This book presents a comprehensive overview of the human dimension of social robots by discussing both transnational features and national peculiarities. Addressing several issues that explore the human side of social robots, this book investigates what a social robot is and how we might come to think about social robots in the different areas of everyday life. Organized around three sections that deal with Perceptions and Attitudes to Social Robots, Human Interaction with Social Robots, and Social Robots in Everyday Life, it explores the idea that even if the challenges of robot technologies can be overcome from a technological perspective, the question remains as to what kind of machine we want to have and use in our daily lives. Lessons learned from previous widely adopted technologies, such as smartphones, indicate that robot technologies could potentially be absorbed into the everyday lives of humans in such a way that it is the human that determines the human-machine interaction. In a similar way to how today’s information and communication technologies were initially designed for professional/industrial use, but were soon commercialized for the mass market and then personalized by humans in the course of daily practice, the use of social robots is now facing the same revolution of ‘domestication.’ In the context of this transformation, which involves the profound embedding of robots in everyday life, the ‘human’ aspect of social robots will play a major part. This book sheds new light on this highly topical issue, one of the central subjects that will be taught and studied at universities worldwide and that will be discussed widely, publicly and repeatedly in the near future.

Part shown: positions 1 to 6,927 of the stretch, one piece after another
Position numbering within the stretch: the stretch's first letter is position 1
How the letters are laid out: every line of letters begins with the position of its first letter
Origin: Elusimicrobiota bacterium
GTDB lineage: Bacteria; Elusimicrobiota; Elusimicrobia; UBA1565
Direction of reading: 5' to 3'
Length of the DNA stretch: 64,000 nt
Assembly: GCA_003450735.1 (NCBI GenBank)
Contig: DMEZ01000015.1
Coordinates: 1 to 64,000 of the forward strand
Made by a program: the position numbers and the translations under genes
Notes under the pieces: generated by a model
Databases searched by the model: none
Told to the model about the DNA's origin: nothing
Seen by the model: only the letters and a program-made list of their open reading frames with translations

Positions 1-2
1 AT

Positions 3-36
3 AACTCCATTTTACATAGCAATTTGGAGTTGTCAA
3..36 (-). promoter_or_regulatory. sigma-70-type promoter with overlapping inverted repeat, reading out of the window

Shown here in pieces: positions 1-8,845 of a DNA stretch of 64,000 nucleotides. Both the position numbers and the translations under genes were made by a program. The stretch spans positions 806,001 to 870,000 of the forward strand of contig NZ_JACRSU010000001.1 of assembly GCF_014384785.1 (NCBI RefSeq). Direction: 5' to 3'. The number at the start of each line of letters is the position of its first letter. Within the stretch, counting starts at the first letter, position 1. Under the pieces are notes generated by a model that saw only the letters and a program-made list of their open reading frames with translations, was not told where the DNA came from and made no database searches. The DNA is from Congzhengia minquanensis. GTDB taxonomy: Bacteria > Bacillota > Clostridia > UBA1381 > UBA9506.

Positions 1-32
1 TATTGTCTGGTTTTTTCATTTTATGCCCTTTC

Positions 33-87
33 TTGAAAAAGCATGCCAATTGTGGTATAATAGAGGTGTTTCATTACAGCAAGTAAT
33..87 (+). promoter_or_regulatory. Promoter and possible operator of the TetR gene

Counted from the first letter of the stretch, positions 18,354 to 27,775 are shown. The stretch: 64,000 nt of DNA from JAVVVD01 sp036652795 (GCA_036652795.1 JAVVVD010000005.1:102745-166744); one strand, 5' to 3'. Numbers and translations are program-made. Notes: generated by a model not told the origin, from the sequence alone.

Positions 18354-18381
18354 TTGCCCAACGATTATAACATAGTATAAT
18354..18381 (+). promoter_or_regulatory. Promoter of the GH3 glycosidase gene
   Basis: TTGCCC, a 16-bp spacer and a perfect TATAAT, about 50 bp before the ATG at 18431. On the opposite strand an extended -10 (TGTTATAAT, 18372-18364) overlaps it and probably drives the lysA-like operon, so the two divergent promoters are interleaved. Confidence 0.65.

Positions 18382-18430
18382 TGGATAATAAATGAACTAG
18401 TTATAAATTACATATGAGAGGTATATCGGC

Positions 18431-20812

This book explores an approach to social robotics based solely on autonomous unsupervised techniques and positions it within a structured exposition of related research in psychology, neuroscience, HRI, and data mining. The authors present an autonomous and developmental approach that allows the robot to learn interactive behavior by imitating humans using algorithms from time-series analysis and machine learning. The first part provides a comprehensive and structured introduction to time-series analysis, change point discovery, motif discovery and causality analysis focusing on possible applicability to HRI problems. Detailed explanations of all the algorithms involved are provided with open-source implementations in MATLAB enabling the reader to experiment with them. Imitation and simulation are the key technologies used to attain social behavior autonomously in the proposed approach. Part two gives the reader a wide overview of research in these areas in psychology, and ethology. Based on this background, the authors discuss approaches to endow robots with the ability to autonomously learn how to be social. Data Mining for Social Robots will be essential reading for graduate students and practitioners interested in social and developmental robotics.